June 05, 2017
A nationwide shortage of sodium bicarbonate solution is causing hospitals to postpone procedures and pharmacists to strategize how to best use their dwindling supplies, the New York Times recently reported.
“As I talk to colleagues around the country, this is really a problem we’re all struggling with right now,” Mark Sullivan, head of pharmacy operations at Vanderbilt University Hospital and Clinics, told the newspaper (May 21, 2017).
The report traces the beginning of the sodium bicarbonate solution shortage to February, when Pfizer—1 of only 2 US suppliers—experienced a problem with an outside supplier. After Pfizer announced its shortage, the other maker, Amphastar, experienced a boost in demand, causing it to experience shortages, too. Pfizer later announced a worsening situation with its supplier.
Product makers are unsure when sodium bicarbonate solution will become plentiful again, according to the New York Times, which reported “August or later” for some forms of the drug. In the meantime, pharmacists are doing what they can to stockpile the drug, which is used in a wide range of procedures including open-heart surgery, certain kinds of chemotherapy, and even as a poison antidote.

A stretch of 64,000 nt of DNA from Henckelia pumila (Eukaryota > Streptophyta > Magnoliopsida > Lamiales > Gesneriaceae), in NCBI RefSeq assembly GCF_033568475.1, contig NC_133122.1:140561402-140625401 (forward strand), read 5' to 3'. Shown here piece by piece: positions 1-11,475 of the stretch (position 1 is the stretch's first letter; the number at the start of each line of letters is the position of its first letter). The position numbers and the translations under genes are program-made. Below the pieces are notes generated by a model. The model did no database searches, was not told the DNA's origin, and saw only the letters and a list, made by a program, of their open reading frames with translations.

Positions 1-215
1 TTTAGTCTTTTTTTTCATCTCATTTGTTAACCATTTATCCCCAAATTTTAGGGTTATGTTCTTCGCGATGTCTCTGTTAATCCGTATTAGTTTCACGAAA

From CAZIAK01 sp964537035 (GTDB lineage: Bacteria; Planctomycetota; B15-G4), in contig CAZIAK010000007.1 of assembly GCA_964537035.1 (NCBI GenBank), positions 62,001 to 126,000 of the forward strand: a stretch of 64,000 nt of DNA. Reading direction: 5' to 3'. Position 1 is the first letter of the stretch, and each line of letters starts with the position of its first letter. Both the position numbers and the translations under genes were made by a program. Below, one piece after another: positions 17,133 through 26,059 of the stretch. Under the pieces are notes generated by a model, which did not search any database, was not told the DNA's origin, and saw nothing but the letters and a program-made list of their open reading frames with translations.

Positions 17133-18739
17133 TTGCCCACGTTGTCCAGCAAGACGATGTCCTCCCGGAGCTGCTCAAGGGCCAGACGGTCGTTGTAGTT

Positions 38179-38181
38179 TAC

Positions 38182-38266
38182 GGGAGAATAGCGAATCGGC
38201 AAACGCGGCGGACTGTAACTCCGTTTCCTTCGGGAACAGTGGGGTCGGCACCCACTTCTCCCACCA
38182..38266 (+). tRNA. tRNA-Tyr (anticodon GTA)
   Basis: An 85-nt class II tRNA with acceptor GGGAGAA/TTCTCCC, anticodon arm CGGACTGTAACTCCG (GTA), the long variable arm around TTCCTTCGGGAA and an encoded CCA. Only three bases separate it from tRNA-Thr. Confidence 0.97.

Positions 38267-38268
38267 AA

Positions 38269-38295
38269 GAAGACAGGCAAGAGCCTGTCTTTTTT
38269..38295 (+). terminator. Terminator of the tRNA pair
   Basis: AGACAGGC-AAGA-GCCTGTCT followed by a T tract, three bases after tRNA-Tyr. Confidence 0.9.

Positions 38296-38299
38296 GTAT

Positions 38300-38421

At Providence Hospital, head pharmacist Gino Agnelly told the newspaper he recently scavenged vials from crash carts throughout the building. He also searched online to see if he could mix baking soda and water to make his own. (He dropped the idea after finding just 1 research paper from 1947 that mentioned it.) Bigger hospitals with compounding pharmacies are beginning the process of making their own sterile sodium bicarbonate solutions, however.
According to US Food and Drug Administration spokeswoman Andrea Fischer, the agency is working with Pfizer and Amphastar and, she told the New York Times, “exploring all possible solutions to this critical shortage, including temporary importation, to help with this shortage until it’s resolved.”
For now, hospitals and pharmacists are grappling with some difficult decisions regarding patient care. Providence Hospital reportedly postponed 7 open-heart surgeries in 1 week.
“Does the immediate need of a patient outweigh the expected need of a patient?” Agnelly mused in the article. “It’s a medical and ethical question that goes beyond anything I’ve had to experience before.”